London, 18 Jan – The problems facing the Iranian Regime right now are not unique- an angry populace driven to the streets is actually fairly common in dictatorships- and it foretells the end of the mullahs’ rule.
The Iranian Regime has been content to ignore the plight of its people and spend its money on costly foreign wars to spread the ‘Islamic’ revolution abroad, its private police force (the Revolutionary Guards Corps (IRGC)) to keep the people in line, and to fill its own pockets. Now, the people who are left unemployed and starving by the Regime’s greed are going to take them down.
Although surprised by the timing, the Regime was prepared for a revolt. Many high-ranking members have bought property abroad and stashed money in foreign banks so that they can escape the consequences of their actions and they have also dispatched the IRGC’s Basij militia and other proxy groups from foreign wars to quell dissent through any means necessary.
Already at least 50 people have been killed for protesting and over 8,000 arrested, with at least five dying through torture in prison, according to Amnesty International, but the protesters are not giving up and going home. They are fighting harder for their fallen souls and are determined that the Regime should pay.
But let’s take a step back and look at why the Iranian Regime is so focussed on expansionism at the expense of its own people.
Since 1979, the mullahs have wanted to spread the ‘Islamic’ Revolution across the Middle East. They are currently conducting proxy wars in Syria, Iraq and Yemen under the pretext of providing aid to nations in line with its ideology, but the idea is that the government eventually becomes beholden to Iran if it wishes to stay in power.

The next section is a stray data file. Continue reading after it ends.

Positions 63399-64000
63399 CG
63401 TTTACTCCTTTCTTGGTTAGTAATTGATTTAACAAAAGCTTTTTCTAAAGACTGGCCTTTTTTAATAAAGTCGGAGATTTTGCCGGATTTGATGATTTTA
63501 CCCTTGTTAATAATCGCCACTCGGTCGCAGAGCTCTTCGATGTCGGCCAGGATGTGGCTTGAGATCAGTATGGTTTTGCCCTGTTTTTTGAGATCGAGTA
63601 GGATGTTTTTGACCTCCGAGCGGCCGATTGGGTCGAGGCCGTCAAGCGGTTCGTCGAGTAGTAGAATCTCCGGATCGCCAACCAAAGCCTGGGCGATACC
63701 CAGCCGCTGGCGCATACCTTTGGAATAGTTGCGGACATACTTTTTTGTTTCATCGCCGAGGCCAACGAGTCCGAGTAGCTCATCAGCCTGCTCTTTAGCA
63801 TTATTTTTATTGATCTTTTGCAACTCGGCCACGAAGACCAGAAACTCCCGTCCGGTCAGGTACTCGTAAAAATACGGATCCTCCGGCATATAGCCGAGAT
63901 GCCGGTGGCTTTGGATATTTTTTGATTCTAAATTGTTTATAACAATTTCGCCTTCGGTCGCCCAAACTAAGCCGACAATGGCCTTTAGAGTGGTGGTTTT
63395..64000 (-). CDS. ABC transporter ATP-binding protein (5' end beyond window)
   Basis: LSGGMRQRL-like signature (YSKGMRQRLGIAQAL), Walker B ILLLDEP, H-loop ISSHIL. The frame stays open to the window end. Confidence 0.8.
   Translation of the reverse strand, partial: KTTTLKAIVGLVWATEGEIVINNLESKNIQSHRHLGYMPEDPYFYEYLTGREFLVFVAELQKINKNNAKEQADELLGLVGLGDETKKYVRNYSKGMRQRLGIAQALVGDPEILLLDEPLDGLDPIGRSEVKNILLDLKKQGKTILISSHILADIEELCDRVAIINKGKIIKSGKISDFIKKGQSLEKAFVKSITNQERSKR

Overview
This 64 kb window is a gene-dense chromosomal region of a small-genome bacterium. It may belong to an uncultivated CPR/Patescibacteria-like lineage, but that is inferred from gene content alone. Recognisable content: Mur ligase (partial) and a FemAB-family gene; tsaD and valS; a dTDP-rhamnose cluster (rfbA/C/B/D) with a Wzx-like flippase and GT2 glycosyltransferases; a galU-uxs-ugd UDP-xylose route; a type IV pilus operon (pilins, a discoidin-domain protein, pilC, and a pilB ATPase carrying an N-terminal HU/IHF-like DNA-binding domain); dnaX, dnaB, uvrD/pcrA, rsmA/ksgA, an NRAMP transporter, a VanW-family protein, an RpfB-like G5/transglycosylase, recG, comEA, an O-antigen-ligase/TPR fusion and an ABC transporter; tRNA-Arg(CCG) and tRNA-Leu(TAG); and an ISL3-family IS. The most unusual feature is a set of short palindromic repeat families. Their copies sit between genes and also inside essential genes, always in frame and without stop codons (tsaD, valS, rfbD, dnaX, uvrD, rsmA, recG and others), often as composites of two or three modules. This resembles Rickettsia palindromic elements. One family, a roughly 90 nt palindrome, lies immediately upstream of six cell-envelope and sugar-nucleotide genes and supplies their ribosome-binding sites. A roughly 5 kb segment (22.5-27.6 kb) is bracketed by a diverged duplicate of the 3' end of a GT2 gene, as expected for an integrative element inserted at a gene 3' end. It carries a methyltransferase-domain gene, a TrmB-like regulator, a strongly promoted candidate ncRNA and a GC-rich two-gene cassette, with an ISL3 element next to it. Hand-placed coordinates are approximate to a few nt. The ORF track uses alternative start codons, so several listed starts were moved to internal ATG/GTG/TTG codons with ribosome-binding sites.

Iran wants to create a Shiite Crescent across the Middle East in order to make it easier to transport weapons, money, and troops to its proxy militias, like Hezbollah, who help to spread chaos in neighbouring countries that Iran considers to be enemies.
Iran loses many fighters in these wars but largely choose to cover up these deaths in an effort to keep morale high. Of course, Iran doesn’t put a lot of its high-ranking officers into the battle zones and as such the proxy militias, who Iran largely considers being ‘cannon fodder’, lose many more people.
This brings us back nicely to the protests. The people who are protesting aren’t just aghast at the money that is being funned into foreign wars at the expense of the Iranian people. They are also distraught that their money is being used to suppress the people of other countries in the Middle East and cause so much death.
Tony Duheaume wrote on Al Arabiya “Should the mass dissent on Iran’s streets become more widespread, or foreign conflicts widen, [Khamenei will] be needing his praetorian guard, as his regime is now weaker than it has ever been.”